either  an  option  (exactly  the  same  as the command line option but
       without leading hyphens) or a comment (if it starts with a #).

              Change after how many errors dpkg will abort. The default is 50.

       -B, --auto-deconfigure
              When a package is removed, there is a possibility  that  another
              installed  package  depended  on the removed package. Specifying
              this option will cause automatic deconfiguration of the  package
              which depended on the removed package.

       -Doctal, --debug=octal
              Switch  debugging  on. octal is formed by bitwise-orring desired
              values together from the list below (note that these values  may
              change  in  future  releases). -Dh or --debug=help display these
              debugging values.

                  Number   Description
                       1   Generally helpful progress information
                       2   Invocation and status of maintainer scripts
                      10   Output for each file processed
                     100   Lots of output for each file processed
                      20   Output for each configuration file
                     200   Lots of output for each configuration file
                      40   Dependencies and conflicts
                     400   Lots of dependencies/conflicts output
                   10000   Trigger activation and processing
                   20000   Lots of output regarding triggers
                   40000   Silly amounts of output regarding triggers
                    1000   Lots of drivel about e.g. the dpkg/info dir
                    2000   Insane amounts of drivel

       --no-force-things, --refuse-things
              Force or refuse (no-force and refuse mean the same thing) to  do
              some  things.  things  is  a  comma  separated  list  of  things
              specified below.  --force-help  displays  a  message  describing
              them.  Things marked with (*) are forced by default.

              Warning: These options are mostly intended to be used by experts
              only. Using them without fully understanding their  effects  may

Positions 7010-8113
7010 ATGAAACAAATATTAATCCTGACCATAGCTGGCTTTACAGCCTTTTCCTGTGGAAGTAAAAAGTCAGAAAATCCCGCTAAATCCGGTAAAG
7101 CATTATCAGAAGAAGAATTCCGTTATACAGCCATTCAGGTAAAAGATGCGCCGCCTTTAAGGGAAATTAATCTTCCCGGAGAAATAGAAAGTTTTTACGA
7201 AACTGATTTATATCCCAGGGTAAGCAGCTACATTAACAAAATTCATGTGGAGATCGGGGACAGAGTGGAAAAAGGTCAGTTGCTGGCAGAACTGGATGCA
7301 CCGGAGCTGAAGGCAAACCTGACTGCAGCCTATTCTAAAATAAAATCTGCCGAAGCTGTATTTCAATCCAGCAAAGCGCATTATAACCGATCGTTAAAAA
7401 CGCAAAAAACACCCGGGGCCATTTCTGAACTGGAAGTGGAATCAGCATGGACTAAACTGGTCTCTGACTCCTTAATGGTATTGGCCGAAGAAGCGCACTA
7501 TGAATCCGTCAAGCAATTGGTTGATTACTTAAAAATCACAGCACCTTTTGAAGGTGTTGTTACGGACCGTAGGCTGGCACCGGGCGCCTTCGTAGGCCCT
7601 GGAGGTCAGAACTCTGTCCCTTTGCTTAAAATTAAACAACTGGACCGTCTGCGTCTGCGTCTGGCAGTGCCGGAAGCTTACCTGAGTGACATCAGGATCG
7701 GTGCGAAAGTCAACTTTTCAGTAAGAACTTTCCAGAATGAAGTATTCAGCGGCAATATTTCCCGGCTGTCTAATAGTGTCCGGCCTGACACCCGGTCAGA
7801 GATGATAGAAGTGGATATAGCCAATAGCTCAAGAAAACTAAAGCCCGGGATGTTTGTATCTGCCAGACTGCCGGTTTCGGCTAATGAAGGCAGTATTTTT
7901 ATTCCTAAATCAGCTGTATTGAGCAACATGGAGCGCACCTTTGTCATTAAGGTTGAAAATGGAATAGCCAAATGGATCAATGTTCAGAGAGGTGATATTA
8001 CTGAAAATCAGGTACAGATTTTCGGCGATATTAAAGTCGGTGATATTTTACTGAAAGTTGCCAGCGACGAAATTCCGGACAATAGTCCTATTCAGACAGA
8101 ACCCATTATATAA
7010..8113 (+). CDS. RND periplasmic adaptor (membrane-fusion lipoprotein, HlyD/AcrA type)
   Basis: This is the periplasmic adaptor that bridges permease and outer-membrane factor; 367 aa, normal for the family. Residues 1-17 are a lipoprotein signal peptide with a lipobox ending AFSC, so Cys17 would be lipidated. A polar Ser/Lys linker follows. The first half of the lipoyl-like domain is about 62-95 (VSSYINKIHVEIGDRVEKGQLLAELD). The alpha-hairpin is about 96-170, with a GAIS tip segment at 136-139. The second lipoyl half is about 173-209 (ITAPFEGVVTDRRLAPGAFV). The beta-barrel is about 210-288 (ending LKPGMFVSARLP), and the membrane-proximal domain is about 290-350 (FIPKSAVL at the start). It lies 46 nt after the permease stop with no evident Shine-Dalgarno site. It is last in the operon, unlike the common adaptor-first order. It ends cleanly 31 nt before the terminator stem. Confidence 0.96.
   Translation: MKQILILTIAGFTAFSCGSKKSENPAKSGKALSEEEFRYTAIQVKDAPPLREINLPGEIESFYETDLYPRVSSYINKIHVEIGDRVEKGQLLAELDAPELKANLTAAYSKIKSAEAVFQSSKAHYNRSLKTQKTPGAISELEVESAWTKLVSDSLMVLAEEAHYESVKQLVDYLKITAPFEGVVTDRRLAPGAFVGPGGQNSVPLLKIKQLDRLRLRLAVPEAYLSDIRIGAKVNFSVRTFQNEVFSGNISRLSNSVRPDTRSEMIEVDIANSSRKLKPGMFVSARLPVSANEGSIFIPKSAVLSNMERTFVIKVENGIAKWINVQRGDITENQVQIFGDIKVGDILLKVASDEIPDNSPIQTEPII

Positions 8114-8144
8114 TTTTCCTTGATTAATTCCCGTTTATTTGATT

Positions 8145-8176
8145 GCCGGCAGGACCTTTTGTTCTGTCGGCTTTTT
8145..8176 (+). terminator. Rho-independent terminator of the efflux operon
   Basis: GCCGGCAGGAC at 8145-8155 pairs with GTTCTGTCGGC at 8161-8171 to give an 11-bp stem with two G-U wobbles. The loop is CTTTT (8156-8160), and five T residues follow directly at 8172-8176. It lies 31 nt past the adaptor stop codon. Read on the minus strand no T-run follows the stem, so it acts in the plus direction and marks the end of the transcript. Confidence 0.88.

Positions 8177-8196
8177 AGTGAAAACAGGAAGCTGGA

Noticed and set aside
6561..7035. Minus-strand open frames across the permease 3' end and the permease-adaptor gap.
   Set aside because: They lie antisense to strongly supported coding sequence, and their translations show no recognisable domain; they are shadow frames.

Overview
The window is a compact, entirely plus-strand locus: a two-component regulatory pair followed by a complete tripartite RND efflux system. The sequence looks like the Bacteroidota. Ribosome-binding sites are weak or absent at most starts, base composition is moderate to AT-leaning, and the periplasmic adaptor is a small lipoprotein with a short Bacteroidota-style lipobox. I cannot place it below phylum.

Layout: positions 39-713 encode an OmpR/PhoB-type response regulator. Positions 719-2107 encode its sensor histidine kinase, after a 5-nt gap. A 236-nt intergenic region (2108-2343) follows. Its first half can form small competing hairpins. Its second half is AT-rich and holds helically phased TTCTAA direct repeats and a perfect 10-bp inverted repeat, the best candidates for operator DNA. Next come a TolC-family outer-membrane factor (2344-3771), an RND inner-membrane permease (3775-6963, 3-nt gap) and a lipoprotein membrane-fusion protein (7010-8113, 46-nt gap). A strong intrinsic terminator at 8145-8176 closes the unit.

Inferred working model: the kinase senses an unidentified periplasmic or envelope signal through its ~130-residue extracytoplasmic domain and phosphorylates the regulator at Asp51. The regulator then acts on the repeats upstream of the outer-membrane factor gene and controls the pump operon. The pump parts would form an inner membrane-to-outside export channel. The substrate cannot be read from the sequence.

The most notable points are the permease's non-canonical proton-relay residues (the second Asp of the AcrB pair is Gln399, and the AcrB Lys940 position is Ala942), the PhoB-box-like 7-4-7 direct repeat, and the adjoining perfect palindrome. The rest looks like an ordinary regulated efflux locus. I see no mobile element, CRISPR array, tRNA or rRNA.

break your whole system.

              all: Turns on (or off) all force options.

              downgrade(*):  Install a package, even if newer version of it is
              already installed.

              Warning: At present dpkg does not do any dependency checking  on
              downgrades  and  therefore  will  not  warn you if the downgrade
              breaks the dependency of  some  other  package.  This  can  have
              serious  side  effects,  downgrading essential system components
              can even make your whole system unusable. Use with care.

              configure-any: Configure  also  any  unpacked  but  unconfigured
              packages on which the current package depends.

              hold: Process packages even when marked “hold”.

              remove-reinstreq:  Remove  a  package,  even  if it's broken and
              marked to require reinstallation. This may, for  example,  cause
              parts of the package to remain on the system, which will then be
              forgotten by dpkg.

              remove-essential: Remove, even  if  the  package  is  considered
              essential.  Essential  packages  contain  mostly very basic Unix
              commands. Removing them might cause the  whole  system  to  stop
              working, so use with caution.

              depends: Turn all dependency problems into warnings.

              depends-version:   Don't   care  about  versions  when  checking

              breaks: Install, even if this would break another package (since
              dpkg 1.14.6).

              conflicts:  Install,  even if it conflicts with another package.
              This is dangerous, for it will usually cause overwriting of some

              confmiss:  If  a  conffile  is  missing  and  the version in the
              package did change, always install the missing conffile  without
              prompting.  This  is  dangerous, since it means not preserving a
              change (removing) made to the file.

              confnew: If a conffile has been modified and the version in  the
              package  did  change,  always  install  the  new version without